Not only humans rely on good, clean freshwater to survive

Regardless of who is to blame – and there are many causes of water pollution – the fact there is a problem is clear.
One special creature that lives in our streams, lakes, ponds, and swamps is the koura, or freshwater crayfish.
* Analysis: ‘Swimmability’ only part of the grim freshwater story * ‘Serious pressures’ facing rivers, Government report finds Koura are found in native and exotic forests, and pastoral waterways, but very rarely in urban streams because of chemical pollution, increased flood flows from stormwater inputs, and degradation of habitat.
There are two species endemic to New Zealand – a larger one that grows up to 80 centimetres long and is found on Stewart Island in the Marlborough Sounds and the east and south of the South Island, and one that is slightly smaller and found in the North Island, top of the south, and the West Coast.
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They also have a sort of reverse gear, to shoot back into shelter when alarmed, by flicking their tail forwards violently.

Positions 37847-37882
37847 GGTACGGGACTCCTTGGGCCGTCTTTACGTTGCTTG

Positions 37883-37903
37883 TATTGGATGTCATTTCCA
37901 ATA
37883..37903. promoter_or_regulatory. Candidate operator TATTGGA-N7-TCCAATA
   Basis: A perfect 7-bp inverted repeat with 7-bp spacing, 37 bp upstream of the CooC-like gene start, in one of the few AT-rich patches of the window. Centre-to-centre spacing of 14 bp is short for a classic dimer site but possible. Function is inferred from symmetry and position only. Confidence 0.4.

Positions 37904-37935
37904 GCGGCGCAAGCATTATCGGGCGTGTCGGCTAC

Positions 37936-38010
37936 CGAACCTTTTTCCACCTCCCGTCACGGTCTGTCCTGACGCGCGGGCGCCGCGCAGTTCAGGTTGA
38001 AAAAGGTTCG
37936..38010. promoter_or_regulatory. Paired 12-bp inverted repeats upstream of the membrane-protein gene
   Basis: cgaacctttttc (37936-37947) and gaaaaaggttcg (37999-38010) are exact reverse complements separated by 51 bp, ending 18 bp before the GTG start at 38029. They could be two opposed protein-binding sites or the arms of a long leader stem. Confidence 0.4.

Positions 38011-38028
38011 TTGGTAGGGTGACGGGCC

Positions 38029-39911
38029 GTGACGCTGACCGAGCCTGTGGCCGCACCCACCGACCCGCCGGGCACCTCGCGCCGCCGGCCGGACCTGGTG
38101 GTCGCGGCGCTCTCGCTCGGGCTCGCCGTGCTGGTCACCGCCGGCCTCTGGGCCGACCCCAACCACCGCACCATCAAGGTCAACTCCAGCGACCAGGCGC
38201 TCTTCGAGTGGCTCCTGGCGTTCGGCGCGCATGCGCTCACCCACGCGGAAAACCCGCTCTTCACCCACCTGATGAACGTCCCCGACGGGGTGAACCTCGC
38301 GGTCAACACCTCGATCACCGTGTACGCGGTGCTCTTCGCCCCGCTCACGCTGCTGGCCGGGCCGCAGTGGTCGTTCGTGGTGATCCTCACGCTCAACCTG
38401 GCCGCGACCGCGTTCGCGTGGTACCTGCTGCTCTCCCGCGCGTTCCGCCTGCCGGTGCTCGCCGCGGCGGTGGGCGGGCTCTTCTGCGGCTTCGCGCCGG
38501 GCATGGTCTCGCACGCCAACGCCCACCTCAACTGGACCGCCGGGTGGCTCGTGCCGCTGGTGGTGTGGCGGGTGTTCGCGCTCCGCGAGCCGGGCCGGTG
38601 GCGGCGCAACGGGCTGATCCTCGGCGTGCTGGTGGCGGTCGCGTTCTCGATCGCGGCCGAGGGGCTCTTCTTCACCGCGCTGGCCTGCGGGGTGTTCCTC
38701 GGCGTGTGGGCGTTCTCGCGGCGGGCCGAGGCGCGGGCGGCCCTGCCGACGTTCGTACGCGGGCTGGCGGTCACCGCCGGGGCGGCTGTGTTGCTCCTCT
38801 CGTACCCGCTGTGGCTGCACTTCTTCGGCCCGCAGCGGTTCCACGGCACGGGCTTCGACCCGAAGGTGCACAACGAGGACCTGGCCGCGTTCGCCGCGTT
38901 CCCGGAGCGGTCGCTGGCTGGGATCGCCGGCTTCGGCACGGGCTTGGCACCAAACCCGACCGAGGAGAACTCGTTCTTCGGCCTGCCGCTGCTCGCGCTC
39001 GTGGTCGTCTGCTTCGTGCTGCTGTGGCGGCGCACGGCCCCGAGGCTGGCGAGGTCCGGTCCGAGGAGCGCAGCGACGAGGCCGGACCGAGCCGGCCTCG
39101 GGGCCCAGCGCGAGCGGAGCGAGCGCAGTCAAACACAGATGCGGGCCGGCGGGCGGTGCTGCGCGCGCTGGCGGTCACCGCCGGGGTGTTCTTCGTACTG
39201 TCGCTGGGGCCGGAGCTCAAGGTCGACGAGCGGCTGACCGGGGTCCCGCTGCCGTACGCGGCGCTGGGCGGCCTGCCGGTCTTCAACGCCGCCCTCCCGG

Their first pair of legs, their pincers, are used mainly for catching food, for fighting with invaders, or for waving menacingly at intruders.
Koura are scavengers that feed on leftovers that float by in the water or settle on the bottom; old leaves and small insects are favourites.
They cling to their mothers with their pincers until they are nearly 4 millimetres long.
Be aware of what goes down the drain, and remember that we are not the only ones who depend on clean freshwater streams and rivers.

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